To the Editors: Pelucchi et al. found that folate deficiency increases prostate cancer risk (1). They attributed this to DNA hypomethylation and uracil misincorporation leading to chromosome breaks. However, mitochondrial DNA (mtDNA) should be considered as well. Like chromosomal DNA, mtDNA is vulnerable to breaks due to the uracil excision process (2).

Crott et al. found that folate reduced the level of 4.8 kb deletion in rat mtDNA (2). The 4.8 kb deletion is homologous to the common 4,977 bp deletion in human mtDNA. The common 4,977 bp deletion results in an increased generation of reactive oxygen species (3), which are tumorigenic (4).

Damage to mtDNA, as well as chromosomal DNA, should be considered when looking at the relationship between folate and cancer.

1

The authors of the original article were invited to respond but did not do so.

1
Pelucchi C, Galeone C, Talamini R, et al. Dietary folate and risk of prostate cancer in Italy.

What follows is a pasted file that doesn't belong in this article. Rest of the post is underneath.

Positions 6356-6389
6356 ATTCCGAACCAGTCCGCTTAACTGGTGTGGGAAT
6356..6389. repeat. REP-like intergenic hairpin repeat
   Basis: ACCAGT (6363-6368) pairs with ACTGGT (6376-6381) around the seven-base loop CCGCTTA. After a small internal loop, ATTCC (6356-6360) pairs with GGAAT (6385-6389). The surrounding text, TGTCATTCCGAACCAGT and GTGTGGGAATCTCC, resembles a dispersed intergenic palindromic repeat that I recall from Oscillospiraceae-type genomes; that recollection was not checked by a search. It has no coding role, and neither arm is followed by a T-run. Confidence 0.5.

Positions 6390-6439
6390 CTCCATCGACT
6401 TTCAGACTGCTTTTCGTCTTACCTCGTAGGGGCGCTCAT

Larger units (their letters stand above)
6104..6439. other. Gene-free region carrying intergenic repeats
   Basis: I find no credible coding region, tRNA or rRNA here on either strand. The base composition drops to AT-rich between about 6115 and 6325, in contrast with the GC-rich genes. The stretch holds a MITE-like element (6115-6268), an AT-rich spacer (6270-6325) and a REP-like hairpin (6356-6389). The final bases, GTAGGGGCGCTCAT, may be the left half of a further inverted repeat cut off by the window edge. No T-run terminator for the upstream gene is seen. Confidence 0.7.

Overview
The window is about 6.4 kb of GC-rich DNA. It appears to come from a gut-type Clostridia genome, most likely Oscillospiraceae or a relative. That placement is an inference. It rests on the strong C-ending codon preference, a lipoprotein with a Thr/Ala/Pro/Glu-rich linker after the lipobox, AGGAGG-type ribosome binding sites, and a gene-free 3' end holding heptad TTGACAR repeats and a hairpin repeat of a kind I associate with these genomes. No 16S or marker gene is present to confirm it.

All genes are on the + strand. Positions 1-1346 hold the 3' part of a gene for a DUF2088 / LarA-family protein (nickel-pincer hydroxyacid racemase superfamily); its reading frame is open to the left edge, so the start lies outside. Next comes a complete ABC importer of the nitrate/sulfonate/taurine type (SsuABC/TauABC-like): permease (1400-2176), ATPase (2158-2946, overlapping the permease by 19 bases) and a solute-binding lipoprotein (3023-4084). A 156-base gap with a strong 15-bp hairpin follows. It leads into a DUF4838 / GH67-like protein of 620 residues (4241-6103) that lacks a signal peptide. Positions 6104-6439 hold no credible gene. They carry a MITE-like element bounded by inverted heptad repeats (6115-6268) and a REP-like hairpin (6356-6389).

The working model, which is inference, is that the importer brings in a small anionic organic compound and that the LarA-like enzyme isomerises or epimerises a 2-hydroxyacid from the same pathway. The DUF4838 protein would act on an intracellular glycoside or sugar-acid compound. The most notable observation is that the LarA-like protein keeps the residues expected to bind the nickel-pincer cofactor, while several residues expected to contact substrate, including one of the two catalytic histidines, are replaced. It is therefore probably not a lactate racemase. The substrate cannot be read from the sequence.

Cancer Epidemiol Biomarkers Prev
2005
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14
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944
–8.
2
Crott JW, Choi SW, Branda RF, Mason JB. Accumulation of mitochondrial DNA deletions is age, tissue and folate-dependent in rats.
Mutat Res
2005
;
570
:
63
–70.
3
Lu CY, Lee HC, Fahn HJ, Wei YH. Oxidative damage elicited by imbalance of free radical scavenging enzymes is associated with large-scale mtDNA deletions in aging human skin.
Mutat Res
1999
;
423
:
11
–21.
4
Storz P. Reactive oxygen species in tumor progression.
Front Biosci
2005
;
10
:
1881
–96.